- Accessibility features to support better tabbing (in the fashion of HTML’s tabinfo) and table labelling. An informative reference to guide developers in accessibility features is being added.
- Multiple changes to support right-to-left writing, half-width character terminology and less US-centric artwork and measures
- The schemas have been re-written to be more compatible with the frailties of various XSD implementations. The XSD schemas will be included in the text as annexes with line numbers. There will be both Strict and Transitional schemas, following the model of HTML. The RELAX NG schemas have been regenerated accordingly and much improved: many people may find them preferable to the XSD schemas.
- Hundreds of clearer explanations of multiple elements and functions.
- Almost all bitfields will be replaced by specific attributes. (The bitfield which accords with ISO Open Font remains.)
- Fixes to the CONVERT() function and a mathematically proper ceiling function, ISO.CEILING() for spreadsheets
- A mechanism to prevent applications from executing files with incorrect types, to prevent viruses
- Strings may not have non-XML graphical characters in them
- Different hashing algorithms
Plus hundreds more.
Many other related issues were also discussed in the hallways at Genva. For example, the German DIN standards body is preparing a cross-mapping list to match features in OOXML and ODF: there really is very little information on this currently, despite the confident assertions that ODF can/cannot handle everything that OOXML does and vice versa. The Italian standards body is seeking to work on conformance suites for testing: obviously the schemas and BNF grammars allow validation testing of instances for document conformance, so I presume the test suites will be more concerned with application conformance. ISO/IEC JTC1 SC34 has been making various preparations to establish an effective and responsive maintenance regime: ODF could also benefit from this effort.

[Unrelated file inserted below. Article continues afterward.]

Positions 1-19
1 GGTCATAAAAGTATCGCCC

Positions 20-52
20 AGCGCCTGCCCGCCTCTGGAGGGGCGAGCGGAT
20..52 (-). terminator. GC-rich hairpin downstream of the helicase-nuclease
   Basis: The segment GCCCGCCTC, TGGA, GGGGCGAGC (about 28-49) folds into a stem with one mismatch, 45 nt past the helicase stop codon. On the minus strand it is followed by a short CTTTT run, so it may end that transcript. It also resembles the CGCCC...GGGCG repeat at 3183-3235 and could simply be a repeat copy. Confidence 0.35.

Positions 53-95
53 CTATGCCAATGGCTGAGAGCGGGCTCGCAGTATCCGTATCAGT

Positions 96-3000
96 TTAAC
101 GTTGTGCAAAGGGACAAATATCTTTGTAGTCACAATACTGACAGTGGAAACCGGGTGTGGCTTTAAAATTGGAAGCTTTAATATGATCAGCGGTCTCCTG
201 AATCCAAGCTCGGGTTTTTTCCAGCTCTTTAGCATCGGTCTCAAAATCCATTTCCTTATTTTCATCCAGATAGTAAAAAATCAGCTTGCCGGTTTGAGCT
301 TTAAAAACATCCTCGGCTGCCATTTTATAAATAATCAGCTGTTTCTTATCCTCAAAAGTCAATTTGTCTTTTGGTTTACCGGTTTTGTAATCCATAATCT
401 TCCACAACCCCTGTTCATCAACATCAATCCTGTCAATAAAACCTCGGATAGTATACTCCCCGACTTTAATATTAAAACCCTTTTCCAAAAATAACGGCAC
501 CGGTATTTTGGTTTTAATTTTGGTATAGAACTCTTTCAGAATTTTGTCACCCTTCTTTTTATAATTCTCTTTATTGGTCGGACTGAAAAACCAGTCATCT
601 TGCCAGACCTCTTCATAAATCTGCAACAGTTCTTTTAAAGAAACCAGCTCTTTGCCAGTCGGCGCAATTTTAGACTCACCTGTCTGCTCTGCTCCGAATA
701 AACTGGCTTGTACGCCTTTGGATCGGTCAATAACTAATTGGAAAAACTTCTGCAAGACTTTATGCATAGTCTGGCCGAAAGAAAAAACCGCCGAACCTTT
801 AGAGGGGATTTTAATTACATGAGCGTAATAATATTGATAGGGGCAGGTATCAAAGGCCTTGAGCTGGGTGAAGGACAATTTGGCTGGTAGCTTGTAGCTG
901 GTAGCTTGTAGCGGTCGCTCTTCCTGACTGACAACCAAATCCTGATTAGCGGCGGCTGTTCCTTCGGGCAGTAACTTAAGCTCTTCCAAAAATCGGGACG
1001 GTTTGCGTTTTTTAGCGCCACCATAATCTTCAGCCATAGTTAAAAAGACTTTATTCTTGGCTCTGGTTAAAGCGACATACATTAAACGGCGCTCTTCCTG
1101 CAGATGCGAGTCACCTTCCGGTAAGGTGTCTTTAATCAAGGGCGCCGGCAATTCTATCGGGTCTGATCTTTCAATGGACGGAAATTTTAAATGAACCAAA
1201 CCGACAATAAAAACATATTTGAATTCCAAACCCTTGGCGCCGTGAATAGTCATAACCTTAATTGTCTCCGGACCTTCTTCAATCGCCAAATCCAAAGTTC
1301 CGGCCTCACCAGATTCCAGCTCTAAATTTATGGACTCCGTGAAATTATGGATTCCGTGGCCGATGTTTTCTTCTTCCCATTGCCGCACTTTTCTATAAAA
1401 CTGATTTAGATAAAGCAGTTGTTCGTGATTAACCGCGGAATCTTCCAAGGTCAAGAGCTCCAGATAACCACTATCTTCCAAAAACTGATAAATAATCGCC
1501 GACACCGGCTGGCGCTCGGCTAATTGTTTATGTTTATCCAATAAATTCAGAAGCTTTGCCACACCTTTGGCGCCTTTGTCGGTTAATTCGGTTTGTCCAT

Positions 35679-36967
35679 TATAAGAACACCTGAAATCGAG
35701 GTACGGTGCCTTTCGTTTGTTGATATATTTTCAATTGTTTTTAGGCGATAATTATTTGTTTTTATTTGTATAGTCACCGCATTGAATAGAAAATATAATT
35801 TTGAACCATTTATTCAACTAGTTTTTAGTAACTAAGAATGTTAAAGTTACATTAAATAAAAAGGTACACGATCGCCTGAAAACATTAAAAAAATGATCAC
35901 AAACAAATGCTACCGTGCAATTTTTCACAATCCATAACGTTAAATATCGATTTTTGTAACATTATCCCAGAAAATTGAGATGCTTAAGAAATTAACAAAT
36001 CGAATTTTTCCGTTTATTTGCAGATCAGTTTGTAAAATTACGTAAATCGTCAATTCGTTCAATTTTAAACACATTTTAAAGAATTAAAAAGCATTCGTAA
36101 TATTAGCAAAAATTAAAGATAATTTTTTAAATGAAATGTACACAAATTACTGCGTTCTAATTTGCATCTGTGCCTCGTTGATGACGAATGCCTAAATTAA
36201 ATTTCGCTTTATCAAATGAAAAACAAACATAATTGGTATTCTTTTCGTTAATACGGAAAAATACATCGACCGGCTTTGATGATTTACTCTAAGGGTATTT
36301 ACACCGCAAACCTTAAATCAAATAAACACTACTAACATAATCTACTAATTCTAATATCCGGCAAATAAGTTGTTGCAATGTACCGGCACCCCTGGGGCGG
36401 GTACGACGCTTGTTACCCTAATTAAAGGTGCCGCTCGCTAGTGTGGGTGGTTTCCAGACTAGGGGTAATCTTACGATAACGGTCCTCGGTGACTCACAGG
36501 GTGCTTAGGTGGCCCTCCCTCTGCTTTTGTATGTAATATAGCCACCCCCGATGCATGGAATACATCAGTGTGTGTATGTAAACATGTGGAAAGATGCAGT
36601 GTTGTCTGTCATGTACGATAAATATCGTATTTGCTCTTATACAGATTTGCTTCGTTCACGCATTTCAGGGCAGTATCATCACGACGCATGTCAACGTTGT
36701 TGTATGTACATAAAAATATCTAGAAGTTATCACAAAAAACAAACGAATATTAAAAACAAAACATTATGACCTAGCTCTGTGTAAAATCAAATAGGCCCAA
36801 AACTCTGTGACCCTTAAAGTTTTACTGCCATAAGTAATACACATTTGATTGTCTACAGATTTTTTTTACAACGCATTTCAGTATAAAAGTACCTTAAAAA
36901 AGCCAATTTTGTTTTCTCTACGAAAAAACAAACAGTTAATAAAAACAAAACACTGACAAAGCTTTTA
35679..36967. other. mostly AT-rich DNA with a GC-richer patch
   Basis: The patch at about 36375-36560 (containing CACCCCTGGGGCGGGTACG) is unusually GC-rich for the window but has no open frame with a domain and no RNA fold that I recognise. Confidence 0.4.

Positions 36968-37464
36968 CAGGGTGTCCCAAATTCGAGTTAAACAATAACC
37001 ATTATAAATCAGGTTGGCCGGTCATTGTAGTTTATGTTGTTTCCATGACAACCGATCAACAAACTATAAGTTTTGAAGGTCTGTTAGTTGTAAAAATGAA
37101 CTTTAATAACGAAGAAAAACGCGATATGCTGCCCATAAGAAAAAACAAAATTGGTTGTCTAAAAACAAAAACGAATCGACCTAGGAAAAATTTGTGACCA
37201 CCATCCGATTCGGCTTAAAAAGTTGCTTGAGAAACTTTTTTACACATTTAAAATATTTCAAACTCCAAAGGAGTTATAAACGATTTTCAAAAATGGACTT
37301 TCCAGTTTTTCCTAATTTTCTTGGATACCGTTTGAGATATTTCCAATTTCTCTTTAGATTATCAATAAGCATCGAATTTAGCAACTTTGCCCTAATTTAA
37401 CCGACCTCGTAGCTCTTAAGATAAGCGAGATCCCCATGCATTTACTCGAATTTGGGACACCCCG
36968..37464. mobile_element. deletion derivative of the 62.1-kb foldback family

With over 1,000 changes, I certainly will have missed out some items of interest. Will these be enough to sway the necessary five National Bodies? The changes certainly provide objective extra information favourable to DIS29500 supporters, and the sheer number of changes suggests that ECMA is not going for a first-past-the-post strategy but trying to demonstrate a broader commitment to improvements even from antagonistic National Bodies. But though the anti-OOXML faction doesn’t have any new information to provide a counterbalance (discarding the frantic and self-justifying posturings over the BRM) I expect that they will try to explain their longstanding objections more carefully and acutely, since they do raise many good points.
I thought the BRM went very smoothly, for a large high-stakes meeting, and I was happy to make some old and new friendships. In substance, the BRM was a typical ISO meeting of this kind: collegiality, druthers, voting, discussion, corridor meetings, rounding up supporters for measures, trying to track down definitive answers on technical issues, and so on. In accidents, it was very unusual due to size, content and ramifications not to mention the new blood pool.
I think we did pretty well in the Australian delegation, in getting many of our issues addressed completely and most of our issues addressed in part, but (like any standard!) the more you look the more holes you see. There are so many improvements that can and should be made by pro-active maintenance. At various times we had particular help from CA, MY, JP, UK, CZ, FI, US, and several others, so an unofficial thanks to those delegates from this delegate.